ManavHow should a founder identify the ideal length of sales cycles, is there a science to it?

Henry: It is more art than science. But here is something you can do:

  • Think of all software on a spectrum.
  • You have ERP on one end and Excel on the other.
  • See where you fall and then that defines what your sales cycle should look like.
  • Additionally, see the public company counterparts and learn from that. And try to be faster than that (you are smaller and hence more agile)

ManavHow do you approach firing salespeople? When do you make that call?

Henry: Firstly, it is important to know that firing salespeople who are not a fit is important. And here is why. There are a limited amount of leads. And assume that you have 10 salespeople. 7 good, and 3 not so good. Leads get evenly distributed, and there is lost business by keeping not-so-good AEs. Because for the not-so-good AEs, their pipeline is just not converting, and that is a lost business opportunity. Further, you spent extensively to generate these leads, so the overall cost just compounds.

At ZoomInfo, we have a rule after the 3rd month, every AE needs to do $100K of new business every month, if that is not happening, we will try to find something else for them within the company. The $100K number is arbitrary, but it is important to have that yardstick and then abide by it.

ManavLet’s say you raise $5M (Series A), How much capital will you allocate to GTM?

Henry: Firstly, it depends on the maturity of the product. Where is the product today compared to the competitor, and how is my ability to efficiently sell the product? If both of these things check out, & I can get 100 customers without having to scale the product. I would put 70% in GTM.

The key here is to nail an efficient GTM motion because if done correctly, that can be a funding of sorts in itself. Correctly understanding your CAC Payback is important, < 12 months is ideal, and < 4 months is world-class.

Further, to optimize that number, deeply scrutinize each stage of your sales funnel, see where the drop-offs/inefficiencies lie, and try to fix that.

ManavHow do you think about being bootstrapped vs raising external funding?

Henry: Firstly, There is no correct or universal answer. For me, I wanted to build the best business possible. So when we got to $30M, I could see this huge opportunity; the company was profitable; But to scale from $30M to $100M, $200M; I needed a partner who had seen that journey before. And hence we raised external capital. The PE firm further gave us access to the capital markets, and we were able to leverage them to acquire competitors and roll up into what we are today.

Additionally, If you want to build a lifestyle business then that is fine. But the challenge is if you are say a $30M revenue company, then someone for sure is going to build that feature out and eat your lunch. So at some point, you will have to keep investing in the fight, so that will not continue to make the profits you made in the early days.

ManavIn Enterprise sales motions, “Procurement” teams can be really difficult to deal with, what in your experience has worked out here?

Henry: Two things:

  • First, the turnaround time for legal has to be as quick as possible. Legal is in the service of sales & Customer Success teams. Speed is absolutely important.
  • Secondly, You need to have a strong relationship with the business unit head (the one buying the software). And then you work with the BU head on the same team to help navigate that negotiation with procurement. You should ask the BU head going in that we have proven value, so if this goes sideways with the procurement team, can we trust you to be on our side? Get them to say yes. And that should help.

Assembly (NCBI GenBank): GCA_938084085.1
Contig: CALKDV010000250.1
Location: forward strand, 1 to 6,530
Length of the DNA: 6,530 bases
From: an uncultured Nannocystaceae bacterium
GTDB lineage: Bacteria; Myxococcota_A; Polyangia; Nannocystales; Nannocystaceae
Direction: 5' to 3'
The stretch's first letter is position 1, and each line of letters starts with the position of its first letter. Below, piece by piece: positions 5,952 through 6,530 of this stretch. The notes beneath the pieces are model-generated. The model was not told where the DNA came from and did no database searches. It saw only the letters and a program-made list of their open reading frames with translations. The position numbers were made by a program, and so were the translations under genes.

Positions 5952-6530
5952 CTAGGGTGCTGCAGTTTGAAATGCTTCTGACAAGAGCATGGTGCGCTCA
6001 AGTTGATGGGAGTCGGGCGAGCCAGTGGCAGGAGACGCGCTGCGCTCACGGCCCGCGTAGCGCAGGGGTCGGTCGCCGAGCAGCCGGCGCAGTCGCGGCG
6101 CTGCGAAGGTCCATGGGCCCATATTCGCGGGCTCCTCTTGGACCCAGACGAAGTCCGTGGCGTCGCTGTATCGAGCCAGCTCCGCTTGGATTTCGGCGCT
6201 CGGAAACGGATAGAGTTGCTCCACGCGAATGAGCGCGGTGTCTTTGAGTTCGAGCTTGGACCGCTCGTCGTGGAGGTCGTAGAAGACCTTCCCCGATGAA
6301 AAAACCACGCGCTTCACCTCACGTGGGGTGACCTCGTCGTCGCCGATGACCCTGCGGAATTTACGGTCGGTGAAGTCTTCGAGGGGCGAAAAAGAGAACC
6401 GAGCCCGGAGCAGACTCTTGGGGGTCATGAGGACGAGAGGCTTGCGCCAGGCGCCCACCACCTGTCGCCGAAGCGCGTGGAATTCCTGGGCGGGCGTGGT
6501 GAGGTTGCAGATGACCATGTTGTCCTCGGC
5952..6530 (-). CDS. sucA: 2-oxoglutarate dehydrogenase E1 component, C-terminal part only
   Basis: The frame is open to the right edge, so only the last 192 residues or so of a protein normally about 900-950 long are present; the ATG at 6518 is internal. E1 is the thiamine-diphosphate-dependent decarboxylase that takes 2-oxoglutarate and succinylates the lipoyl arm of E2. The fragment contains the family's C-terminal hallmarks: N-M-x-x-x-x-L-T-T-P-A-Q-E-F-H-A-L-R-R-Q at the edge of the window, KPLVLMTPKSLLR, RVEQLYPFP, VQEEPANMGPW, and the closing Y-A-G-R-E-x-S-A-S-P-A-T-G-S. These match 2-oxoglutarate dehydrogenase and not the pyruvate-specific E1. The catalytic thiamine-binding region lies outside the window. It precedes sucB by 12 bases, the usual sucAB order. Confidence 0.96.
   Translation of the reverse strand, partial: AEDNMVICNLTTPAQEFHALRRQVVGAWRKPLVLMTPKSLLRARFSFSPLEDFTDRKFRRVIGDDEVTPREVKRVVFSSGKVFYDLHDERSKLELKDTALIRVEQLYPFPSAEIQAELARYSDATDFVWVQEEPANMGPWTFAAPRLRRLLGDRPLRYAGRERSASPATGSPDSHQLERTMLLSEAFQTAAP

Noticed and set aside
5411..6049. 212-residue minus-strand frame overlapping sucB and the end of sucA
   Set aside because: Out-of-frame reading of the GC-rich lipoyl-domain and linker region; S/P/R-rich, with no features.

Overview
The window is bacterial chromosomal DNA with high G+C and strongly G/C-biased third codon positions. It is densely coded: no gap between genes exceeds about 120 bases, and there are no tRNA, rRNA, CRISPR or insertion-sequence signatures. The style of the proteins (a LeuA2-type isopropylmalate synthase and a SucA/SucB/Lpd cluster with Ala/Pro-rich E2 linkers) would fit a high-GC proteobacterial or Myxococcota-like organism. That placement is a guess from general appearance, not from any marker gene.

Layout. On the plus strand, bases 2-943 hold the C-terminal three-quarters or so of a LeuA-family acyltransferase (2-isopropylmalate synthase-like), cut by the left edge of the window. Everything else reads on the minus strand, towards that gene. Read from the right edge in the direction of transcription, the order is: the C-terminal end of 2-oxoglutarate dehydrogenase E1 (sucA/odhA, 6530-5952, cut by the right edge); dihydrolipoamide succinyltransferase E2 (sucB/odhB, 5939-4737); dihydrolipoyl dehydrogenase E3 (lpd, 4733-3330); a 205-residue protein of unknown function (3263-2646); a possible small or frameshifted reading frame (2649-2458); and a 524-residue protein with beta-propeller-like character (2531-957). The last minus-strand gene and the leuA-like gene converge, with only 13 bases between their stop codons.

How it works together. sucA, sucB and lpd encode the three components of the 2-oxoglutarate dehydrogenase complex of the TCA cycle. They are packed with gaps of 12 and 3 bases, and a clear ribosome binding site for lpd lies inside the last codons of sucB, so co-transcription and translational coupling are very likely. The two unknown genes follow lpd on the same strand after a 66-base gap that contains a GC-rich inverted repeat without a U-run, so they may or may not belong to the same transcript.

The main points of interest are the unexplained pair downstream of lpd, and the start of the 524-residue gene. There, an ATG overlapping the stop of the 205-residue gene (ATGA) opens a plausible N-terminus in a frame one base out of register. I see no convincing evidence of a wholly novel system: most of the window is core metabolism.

ManavFreemium vs Free trial vs Outbound sales-led Motion?

Henry: The answer is in the combination of it. When we think about disruption, we think about the product. But the reality is, you can be disrupted by GTM. At this date and time, it is foolish to not have a freemium, free trial. An interesting example: Slack’s key to the freemium motion was, they started a new user in the highest tier. And when the time came to pay, they asked to do you want to downgrade, and very few people want to do that. This is how a company can innovate on GTM.

ManavFailures are a key stepping stone to success. What are some of the top mistakes that you made in your journey that you think are relevant to founders today?

Henry: The biggest mistakes have always been around people (Hiring). When you pay attention to the wrong things when hiring, and do not act to rectify that mistake. These mistakes can have compounding consequences. So first, take your time in hiring, especially in senior-level roles. And then hire the best, not the best of what we have seen recently. Be patient. And once they are hired make sure the whole team is focused on making them successful.

ManavWhat are the top changes that you made in yourself as a CEO, as ZoomInfo has scaled?

Henry: Being focused on my mental health has been one. I make sure that I exercise in the morning. It has now become critical of how I feel during the day. Secondly, With age, there are more aspects to my life. I now have a wife and a kid. So constantly balancing, between being the best husband, the best dad, and the best CEO. Setting up guard rails on each category is important. Commit to each and never trade off.

In conclusion, our session with Henry Schuck of ZoomInfo was a valuable and informative discussion on GTM Strategy. Henry provided valuable insights for businesses looking to stay ahead of the curve in this fast-paced industry and go win in their GTM execution. We are grateful to Henry for sharing his expertise with our audience, and we look forward to hosting more such engaging discussions in the future.

Further, we are starting a new series called Get Set GTM where we will cover actionable & tactical insights around GTM execution from some of the early successes in the world. So do stick around for that.